2007 Honda Civic GX: CNG Comes Home
March 03, 2008
The Phill has been installed.
After waiting almost two months from the time we placed the order for the home fueling device at the end of December, I pumped the first made-at-home CNG into our long-term 2007 Civic GX on Friday evening, after the electrician did his thing and hooked the machine up to a 240-volt circuit.
Dr. Drain, aka Michael Fossler, the only Phill installer in my area of Southern California, had delivered, unpacked and hung the nifty little natural gas compressor/pump unit on the garage wall on Thursday.
Took about 3 hours to do the job, which involved boring a 6-inch hole through the wall for an external vent; hooking up the gas intake and exhaust plumbing (there's an exhaust line that lets natural gas spew to the outside in case of a breakdown) and a gas leak sensor and alarm and checking things out to make sure it all works.
I'll probably get in trouble, but I couldn't resist trying things out even before the system has been inspected by the city (that's supposed to happen this week). But honest, your honor, I only used it a little bit, and only once.
One thing with the home unit is that there's no gauge or readout to tell you how much gas it is delivering to the vehicle, and it is not metered separately from regular household natural gas consumption, so there's no really accurate way right now to continue tracking the GX's fuel economy.
We're trying to work out a system with Honda engineers for making accurate estimates of gasoline gallon-equivalents pumped as the retail CNG pumps do by assigning values to each of the 20 little bars that track fuel usage on the car's instrument panel.
Soon as we get a good system going we'll lay it out right here.
Meantime, I can report that the car had 82.3 miles on the trip odometer when I started the Phill at 4:35 pm Friday and that eight of the fuel gauge bars had disappeared. Today I'm also down eight bars, but with 109.5 mileson the trip meter.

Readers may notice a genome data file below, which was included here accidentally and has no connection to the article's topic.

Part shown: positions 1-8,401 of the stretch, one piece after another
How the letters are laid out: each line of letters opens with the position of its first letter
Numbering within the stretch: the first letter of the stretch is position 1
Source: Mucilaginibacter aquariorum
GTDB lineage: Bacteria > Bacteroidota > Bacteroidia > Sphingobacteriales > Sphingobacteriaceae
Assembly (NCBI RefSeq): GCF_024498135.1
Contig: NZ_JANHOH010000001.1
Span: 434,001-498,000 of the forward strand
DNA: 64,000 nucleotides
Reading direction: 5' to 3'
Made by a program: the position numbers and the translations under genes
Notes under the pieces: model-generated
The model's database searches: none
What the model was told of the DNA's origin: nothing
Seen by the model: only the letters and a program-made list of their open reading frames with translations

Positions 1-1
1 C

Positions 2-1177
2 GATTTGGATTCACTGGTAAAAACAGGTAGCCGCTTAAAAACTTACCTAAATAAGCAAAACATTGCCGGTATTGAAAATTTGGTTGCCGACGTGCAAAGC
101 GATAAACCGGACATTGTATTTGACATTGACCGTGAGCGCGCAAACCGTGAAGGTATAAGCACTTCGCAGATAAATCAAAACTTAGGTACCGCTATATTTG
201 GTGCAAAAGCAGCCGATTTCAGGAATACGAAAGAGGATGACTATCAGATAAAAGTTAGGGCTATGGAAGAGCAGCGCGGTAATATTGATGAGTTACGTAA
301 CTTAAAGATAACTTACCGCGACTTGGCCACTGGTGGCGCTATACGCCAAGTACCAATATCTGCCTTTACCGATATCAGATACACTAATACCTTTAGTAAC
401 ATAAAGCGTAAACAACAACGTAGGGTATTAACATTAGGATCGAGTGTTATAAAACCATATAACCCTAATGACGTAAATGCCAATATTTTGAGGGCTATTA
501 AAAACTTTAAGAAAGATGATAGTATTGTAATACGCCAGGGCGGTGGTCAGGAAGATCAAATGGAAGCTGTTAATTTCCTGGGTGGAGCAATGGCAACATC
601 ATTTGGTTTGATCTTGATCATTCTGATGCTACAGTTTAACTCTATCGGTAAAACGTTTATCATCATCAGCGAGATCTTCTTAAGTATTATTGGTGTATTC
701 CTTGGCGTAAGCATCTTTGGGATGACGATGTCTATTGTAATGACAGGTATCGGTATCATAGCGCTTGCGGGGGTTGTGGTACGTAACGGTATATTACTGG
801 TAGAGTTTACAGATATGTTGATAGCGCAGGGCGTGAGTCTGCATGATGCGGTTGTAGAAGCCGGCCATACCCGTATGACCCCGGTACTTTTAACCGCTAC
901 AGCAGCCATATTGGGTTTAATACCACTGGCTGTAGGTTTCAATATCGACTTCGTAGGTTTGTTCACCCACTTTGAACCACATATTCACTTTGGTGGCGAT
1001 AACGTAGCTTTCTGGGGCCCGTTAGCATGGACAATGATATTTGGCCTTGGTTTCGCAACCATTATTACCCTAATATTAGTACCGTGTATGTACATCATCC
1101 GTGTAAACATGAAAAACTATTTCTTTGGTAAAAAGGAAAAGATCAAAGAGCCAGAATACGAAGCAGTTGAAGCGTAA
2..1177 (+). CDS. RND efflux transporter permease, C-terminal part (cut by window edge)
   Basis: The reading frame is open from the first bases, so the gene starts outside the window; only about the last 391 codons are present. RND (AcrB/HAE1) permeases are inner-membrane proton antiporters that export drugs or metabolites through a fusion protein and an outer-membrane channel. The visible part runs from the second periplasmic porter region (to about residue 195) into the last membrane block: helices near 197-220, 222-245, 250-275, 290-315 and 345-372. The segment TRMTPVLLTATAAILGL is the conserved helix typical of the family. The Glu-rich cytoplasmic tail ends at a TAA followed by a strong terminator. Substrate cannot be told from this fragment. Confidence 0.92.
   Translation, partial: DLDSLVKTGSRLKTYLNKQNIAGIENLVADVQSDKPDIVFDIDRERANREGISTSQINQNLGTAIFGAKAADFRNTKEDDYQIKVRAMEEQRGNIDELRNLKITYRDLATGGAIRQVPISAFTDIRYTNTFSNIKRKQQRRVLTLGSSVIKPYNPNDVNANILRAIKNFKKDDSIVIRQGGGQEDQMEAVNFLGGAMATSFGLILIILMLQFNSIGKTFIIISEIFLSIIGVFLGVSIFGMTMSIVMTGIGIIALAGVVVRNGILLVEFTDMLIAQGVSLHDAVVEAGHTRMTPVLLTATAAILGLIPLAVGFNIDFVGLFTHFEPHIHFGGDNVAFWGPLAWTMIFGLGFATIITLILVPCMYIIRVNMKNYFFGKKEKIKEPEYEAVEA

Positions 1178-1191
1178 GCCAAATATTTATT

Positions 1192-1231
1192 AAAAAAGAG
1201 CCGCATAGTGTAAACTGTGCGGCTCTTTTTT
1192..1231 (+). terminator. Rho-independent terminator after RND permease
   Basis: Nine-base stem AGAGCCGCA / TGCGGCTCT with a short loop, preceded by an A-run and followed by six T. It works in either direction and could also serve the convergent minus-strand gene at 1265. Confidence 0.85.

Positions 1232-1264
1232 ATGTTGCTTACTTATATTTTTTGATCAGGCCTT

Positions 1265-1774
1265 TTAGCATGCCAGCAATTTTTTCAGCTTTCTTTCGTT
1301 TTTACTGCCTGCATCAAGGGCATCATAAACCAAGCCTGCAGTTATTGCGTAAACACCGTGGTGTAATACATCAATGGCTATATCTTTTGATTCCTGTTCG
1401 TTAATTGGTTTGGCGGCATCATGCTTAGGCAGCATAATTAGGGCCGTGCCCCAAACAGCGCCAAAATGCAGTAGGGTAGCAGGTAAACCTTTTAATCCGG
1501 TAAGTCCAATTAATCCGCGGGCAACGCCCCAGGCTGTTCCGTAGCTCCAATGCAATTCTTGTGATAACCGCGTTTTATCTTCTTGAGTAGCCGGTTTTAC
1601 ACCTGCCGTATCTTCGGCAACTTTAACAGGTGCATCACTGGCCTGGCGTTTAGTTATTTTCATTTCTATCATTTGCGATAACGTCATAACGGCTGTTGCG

It took almost 9 hours to top up the tank (the Phill pumps for a while, stops to cool itself down and run a drying cycle to purge any water vapor that came in from the home gas line, then repeats the cycle until the tank is full.
It's slow FuelMaker Co., the manufacturer, says it takes about 12 hours to fill an empty GX tank pumping the equivalent of about 7.5 gallons, but ambient temperature, the state of the car's fuel tank when you start and a few other things can affect the fueling time.
The slow pace is supposed to help it give a better fill than a retail pump.
The Phill fills until its sensors read that the tank has reached full pressurization of 3,600 pounds per square inch.
That slow trickle at full pressure puts more fuel into the tank than do retail pumps that are listed at 3,600 psi but often only pump to around 3,200 pounds because the gas in the underground storage tanks isn't up to maximum pressure. I've noticed more than once that at least one of the bars on the fuel gauge isn't lit up after I've stopped to top off the tank and the readout on the pump says the car's tank is full.
Now I'm in the process of emptying the tank as much as possible to see if filling with the Phill gives me any more distance on my daily commute route than does filling at a retail pump.
John O'Dell, Senior Editor, Green Car Advisor @12,561 miles.